For me, glasses are a key part of my kit for every ride, from day rides on the mountain bike to longer bike packing trips. Having used other items from the Explore range, I was keen to see what Rapha had to bring to the table with their new eyewear range.
Unboxing the glasses it was good to see that they come with two lenses; one purple-green lens which has been developed by Rapha in house, and one clear, great for riding in the not so sunny North. They also come with a handy neck strap. The glasses also have a more casual look about them, which I really like.
On the trail, I found they had a few stand-out features that really set them apart from any of the other glasses I’ve used. First off was the holes along the top of the lens. On slower and more technical off-road climbs these holes stopped the glasses steaming up and kept a small amount of air flow, and also stopped any fogging up when stationary.
The second feature of the neck strap also came in super handy for those moments when you don’t need or want to be wearing glasses you can simply run them around your neck, knowing you won’t drop or lose them. This is also a great feature if you use a helmet that doesn’t have anywhere to secure your glasses.
The overall construction and quality of the glasses like the majority of the Rapha range I have used, was on point. The lens itself works well in variable conditions from sun to rain. I really think that Rapha has hit the nail on the head here with glasses that will work for a multitude of off-road adventures. For me, having somewhere to dangle my glasses is probably one of my favourite features — although you can pick up neck straps from outdoor shops for your current glasses or any other brand of glasses.
£220, €260, $295 USD, EU sizes 36-47, reviewed by Katherine Moore
After partnering with Giro to launch their first shoes back in 2012, Rapha have now moved their design in-house. The resulting off-road shoe is traditional in appearance with a synthetic leather lace-up style, but with 21st Century levels of grip to meet the adventurous demands of modern off-road riding; i.e. hike-a-bike!
Although the Explore shoes come with insoles with three different arch support options (a great touch), it was the heel fit that I found to be an issue. In principle, a higher heel cup stops slippage during hike-a-bike, but in reality I found this to be pretty uncomfortable to the point of blistering. The rigid microfibre synthetic upper takes quite some wearing in too, so I’d suggest trying these on before you buy to see if they fit your heel shape.
Leaving fit aside, the natural rubber tread offers great grip for off-the-bike maneuvers. While the sole isn’t as flexy as some other SPD shoes like the Specialized Recon, the stunted carbon sole plate means that there is a minimal amount of give at the front of the foot for walking.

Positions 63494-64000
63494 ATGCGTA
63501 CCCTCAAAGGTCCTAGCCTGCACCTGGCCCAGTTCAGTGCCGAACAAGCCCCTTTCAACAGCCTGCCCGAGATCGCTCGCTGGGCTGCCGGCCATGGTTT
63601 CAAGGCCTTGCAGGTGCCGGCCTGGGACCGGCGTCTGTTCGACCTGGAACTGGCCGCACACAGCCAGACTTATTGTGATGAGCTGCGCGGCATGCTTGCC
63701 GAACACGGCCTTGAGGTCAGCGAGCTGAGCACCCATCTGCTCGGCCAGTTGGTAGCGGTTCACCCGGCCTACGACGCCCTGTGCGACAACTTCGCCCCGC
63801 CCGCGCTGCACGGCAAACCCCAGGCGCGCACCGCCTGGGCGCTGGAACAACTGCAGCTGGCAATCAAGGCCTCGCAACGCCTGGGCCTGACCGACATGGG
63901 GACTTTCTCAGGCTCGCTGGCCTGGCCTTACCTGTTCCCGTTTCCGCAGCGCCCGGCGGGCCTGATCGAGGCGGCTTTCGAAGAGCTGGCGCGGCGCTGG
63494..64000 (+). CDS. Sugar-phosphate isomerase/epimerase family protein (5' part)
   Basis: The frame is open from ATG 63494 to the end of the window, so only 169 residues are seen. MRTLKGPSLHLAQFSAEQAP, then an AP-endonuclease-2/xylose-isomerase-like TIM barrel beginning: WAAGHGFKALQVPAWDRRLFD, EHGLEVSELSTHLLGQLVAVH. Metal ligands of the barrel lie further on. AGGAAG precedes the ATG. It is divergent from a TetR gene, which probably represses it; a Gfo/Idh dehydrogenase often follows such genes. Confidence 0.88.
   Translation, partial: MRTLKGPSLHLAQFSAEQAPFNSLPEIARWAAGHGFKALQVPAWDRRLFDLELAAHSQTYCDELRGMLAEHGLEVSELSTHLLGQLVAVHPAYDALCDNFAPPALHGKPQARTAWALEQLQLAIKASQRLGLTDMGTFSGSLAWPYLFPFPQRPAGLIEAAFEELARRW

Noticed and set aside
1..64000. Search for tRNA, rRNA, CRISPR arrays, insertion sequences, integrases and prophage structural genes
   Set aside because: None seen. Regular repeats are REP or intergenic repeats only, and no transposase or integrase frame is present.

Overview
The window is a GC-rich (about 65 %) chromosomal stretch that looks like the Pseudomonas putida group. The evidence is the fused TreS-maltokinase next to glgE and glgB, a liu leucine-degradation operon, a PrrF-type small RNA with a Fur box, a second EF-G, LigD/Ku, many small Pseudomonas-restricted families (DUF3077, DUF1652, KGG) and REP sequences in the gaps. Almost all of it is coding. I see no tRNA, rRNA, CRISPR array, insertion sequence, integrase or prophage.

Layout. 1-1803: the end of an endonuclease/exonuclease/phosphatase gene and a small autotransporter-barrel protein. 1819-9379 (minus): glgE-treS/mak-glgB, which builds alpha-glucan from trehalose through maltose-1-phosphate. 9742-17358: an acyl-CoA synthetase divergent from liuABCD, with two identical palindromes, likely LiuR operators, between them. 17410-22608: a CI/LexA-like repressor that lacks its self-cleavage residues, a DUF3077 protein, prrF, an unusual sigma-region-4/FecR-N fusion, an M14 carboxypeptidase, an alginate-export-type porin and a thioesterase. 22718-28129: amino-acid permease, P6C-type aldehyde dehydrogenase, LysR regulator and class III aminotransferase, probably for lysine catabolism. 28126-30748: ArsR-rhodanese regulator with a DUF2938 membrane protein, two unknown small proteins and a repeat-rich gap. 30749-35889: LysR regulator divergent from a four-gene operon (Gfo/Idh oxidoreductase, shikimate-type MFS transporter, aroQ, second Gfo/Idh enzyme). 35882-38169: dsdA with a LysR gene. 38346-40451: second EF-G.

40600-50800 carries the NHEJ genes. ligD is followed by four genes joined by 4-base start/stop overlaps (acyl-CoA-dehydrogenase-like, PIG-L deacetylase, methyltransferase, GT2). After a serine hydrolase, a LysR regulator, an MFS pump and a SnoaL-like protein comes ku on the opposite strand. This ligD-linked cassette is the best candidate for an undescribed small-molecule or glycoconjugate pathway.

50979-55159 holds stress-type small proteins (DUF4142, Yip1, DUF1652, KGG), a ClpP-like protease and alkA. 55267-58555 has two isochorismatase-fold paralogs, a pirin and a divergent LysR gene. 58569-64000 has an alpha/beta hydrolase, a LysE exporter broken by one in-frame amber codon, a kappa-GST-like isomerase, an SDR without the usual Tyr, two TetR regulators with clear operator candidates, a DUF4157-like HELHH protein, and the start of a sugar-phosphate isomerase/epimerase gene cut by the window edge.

Closure-wise, the laces thread through holes in the doubled-back upper, and tuck away safely in an elasticated loop. While I tend to prefer BOA dials or ratchet systems for more adjustability on the fly, I can appreciate that laces are perhaps a more fool-proof option for long distance or remote rides. These shoes also come with a second set of pink weave laces, to complement the subtle pink flecks in the sole.
If traditional style shoes and laces are your bag, these are worth a gander, but be prepared to spend big; these certainly aren’t cheap at £220, and an expensive mistake if the heel fit doesn’t work for you. For the full low-down on the Explore shoes, check out the review here.
Overall, we’re pretty excited that Rapha is branching out into the off-road sphere, with more MTB orientated kit rumoured to be dropping later in the year. After some proper field testing, it’s evident that certain items in the Explore range outperform others in terms of their technical features. For example, there’s a reason why technical fleeces aren’t already a thing in adventure cycling, but just like Canyon’s double-decker handlebar, you’ve gotta take your hat off to them for trying something new!
Another thing to note is that you don’t need to restrict yourself to the Explore range when it comes to looking at adventure-friendly kit from Rapha. Both myself, Andrew, and Mark have used the Randonee shorts (available in both men’s and women’s fits in a multitude of colourways) for the last few years. These are great both as casual wear, but also double up as good overshorts, with zipped pockets and long legs that you can easily fold up to get to your preferred length.
We’re certainly looking forward to what’s coming next from Rapha in their off-road line.
Rapha Explore range
Some quality new options for off-road riding from Rapha, although we feel some items work out in the field better than others8.0/10
- Great glasses ventilation and handy neck strap
- Grippy rubber-soled shoes are ace for hike-a-bike
- Tech tee is a breeze; super simple design that works
- High heel fit on the shoes won’t be for everyone
- Fleece suits casual use much better than on the bike
Last modified: 1st September 2020